"I'm with you on that," answered Puffers. He had very little spending money of his own, and was quite willing to sponge on Gus Plum to the full extent of the latter's purse.
In the meantime the other students had gone to the football field. The little stand there was already half filled and they quickly crowded into the remaining seats. The Rockville boys gave them a cheer, and they cheered the rival academy in return. Flags were waving on all sides, and many of the boys were tooting loudly on the horns they had brought along.
Each football team had a uniform, and the rivals made a neat appearance when they ran out on the field, to indulge in a little practice.
"Now, fellows, do your best!" cried Dave, who was waving a small flag.
Soon the practicing came to a finish and the game proper began. It was Rockville's kick-off, and they sent the ball thirty-five yards into Oak Hall's territory in almost the time it takes to tell it.
"Hurrah! look at that!" came from the Military Academy boys. "This is our game, sure! Keep up the good work!"
"Keep cool, fellows," came quietly from Roger. "Watch 'em."
But little was said, for after the first scrimmage the ball was carried back and forth with great rapidity, so fast, in fact, that Dave could scarcely follow the various plays made. He saw Phil with the ball, then Roger, and later on saw Sam Day make a run of twenty-five yards, at which the Oak Hall crowd cheered loudly. The leather went down into the territory of Rockville six times, only to be sent back, and then it was carried almost to the Oak Hall goal line. There was a furious struggle here, and at last it was snatched up for a safety, just as one of the Rockville players tried his best to cross the line.
"Hurrah, that's better than nothing!" was the cry from the Military Academy boys. "That counts two, anyway." And then they began to cheer, blow their horns, and swing their rattles.
It had taken twenty minutes to make the safety, so fifteen minutes of the first half still remained. The ball was put into play once more without delay, and again it went up and down the field almost as rapidly as before.
"Their team is heavier than ours," said Polly Vane to Dave.
"That is true, but I think our fellows can out-run them," was the answer.
Back and forth went the leather, now for five yards, then for ten, and then for a long run by one of the Oak Hall players, which took it within fifteen yards of the opponents' goal. The Oak Hall followers cheered madly.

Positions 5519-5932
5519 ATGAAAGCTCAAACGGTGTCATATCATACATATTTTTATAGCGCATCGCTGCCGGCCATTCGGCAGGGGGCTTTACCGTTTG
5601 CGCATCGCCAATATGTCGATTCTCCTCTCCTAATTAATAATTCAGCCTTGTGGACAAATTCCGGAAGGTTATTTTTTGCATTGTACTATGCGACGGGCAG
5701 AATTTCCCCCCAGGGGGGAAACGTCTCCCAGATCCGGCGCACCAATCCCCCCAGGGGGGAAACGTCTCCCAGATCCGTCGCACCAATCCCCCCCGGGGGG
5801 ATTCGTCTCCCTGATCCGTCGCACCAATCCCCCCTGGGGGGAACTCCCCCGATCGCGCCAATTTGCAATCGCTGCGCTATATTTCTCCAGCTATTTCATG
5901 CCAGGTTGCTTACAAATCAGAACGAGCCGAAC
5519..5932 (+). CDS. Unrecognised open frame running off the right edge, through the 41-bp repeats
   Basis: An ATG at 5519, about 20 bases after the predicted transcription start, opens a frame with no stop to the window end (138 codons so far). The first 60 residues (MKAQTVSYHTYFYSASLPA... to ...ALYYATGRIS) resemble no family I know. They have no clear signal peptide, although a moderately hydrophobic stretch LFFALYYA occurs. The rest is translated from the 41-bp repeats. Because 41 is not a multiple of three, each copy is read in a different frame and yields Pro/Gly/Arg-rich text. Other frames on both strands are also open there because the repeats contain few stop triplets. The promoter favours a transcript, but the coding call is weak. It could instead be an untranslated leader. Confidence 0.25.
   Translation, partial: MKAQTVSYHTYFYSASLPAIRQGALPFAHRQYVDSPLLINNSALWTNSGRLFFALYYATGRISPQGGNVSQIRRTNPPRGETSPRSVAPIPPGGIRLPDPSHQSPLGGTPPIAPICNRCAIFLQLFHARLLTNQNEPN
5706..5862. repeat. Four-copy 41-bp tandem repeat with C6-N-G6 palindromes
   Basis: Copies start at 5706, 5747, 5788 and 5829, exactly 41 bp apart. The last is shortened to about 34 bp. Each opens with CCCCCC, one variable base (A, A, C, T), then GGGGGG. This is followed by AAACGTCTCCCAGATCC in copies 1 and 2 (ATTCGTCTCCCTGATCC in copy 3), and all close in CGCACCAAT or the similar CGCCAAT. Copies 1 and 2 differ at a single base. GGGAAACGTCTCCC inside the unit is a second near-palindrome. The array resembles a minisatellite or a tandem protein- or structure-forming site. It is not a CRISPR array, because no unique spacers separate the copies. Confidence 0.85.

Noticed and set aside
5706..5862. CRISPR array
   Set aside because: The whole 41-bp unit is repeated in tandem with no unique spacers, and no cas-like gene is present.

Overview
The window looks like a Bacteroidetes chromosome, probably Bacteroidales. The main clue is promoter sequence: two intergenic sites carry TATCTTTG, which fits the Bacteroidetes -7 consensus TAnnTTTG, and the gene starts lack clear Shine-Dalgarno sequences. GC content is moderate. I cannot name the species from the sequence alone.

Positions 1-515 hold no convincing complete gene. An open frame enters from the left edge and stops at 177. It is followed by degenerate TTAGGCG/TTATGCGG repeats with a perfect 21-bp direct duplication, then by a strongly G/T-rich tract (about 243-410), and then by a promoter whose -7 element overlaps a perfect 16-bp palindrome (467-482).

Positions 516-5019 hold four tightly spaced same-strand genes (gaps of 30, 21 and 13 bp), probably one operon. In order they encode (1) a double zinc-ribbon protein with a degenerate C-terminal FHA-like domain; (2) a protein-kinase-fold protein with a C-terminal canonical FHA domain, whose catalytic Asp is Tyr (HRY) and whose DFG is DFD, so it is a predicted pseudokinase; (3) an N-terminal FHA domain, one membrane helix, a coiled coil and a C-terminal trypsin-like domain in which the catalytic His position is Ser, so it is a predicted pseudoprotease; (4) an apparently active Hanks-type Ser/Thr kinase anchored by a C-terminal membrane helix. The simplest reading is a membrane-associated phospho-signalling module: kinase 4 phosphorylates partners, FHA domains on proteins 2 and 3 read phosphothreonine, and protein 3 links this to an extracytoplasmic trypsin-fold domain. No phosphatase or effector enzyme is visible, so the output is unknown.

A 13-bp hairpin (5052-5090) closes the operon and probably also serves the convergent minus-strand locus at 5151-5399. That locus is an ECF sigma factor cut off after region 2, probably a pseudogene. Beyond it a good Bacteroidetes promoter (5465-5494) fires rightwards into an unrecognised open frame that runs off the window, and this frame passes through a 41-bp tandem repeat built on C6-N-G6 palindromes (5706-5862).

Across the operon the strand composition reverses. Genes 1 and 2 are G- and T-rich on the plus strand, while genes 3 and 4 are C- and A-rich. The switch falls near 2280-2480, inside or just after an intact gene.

"Over with it! Make it a touchdown!"
"Kick it! Make it a goal!"
There was a wild scramble, and then another rush, followed by a mix-up which nobody could describe, afterward.
"A foul! A foul!" cried both sides, and it was hard to get a proper decision. But the referee, after consulting the linesman, did the best he could, which was to shift the ball five yards from where it had been before. One Rockville player had had his shoulder hurt, and two Oak Hall players went limping from the field with sprained ankles.
But five minutes more of the first half remained for playing, and as quickly as possible three substitutes came into the field, to take the places of those disabled. Of the two called for Oak Hall one was Luke Watson.
"Now, Luke, give 'em music!" cried Dave, to the boy who loved to play the banjo and guitar.
"I'll do what I can," answered Luke, and took his place on the field.
In a moment more the ball was again in play, and almost before the spectators knew what was coming, a Rockville man had it and forced it the length of the field for a touchdown.
"A touchdown! A touchdown!" was the cheer. And a yell went up, which changed to a perfect roar when a goal was kicked. Then the bell rang, bringing the first half of the game to a close.
Score, Rockville Academy 8, Oak Hall 0.
It must be confessed that the boys of Oak Hall felt much downcast, and the team had but little to say as it sped for the dressing room.
"This is the time Oak Hall gets whitewashed," said one of the Military Academy students. "They don't know how to play."
"Wait—the game isn't ended yet," answered an Oak Hall youth.
So the talk ran on, while Dave and a number of others tried to cheer the players up. In the midst of the talk Gus Plum pushed his way into the dressing room, followed by Puffers and Macklln.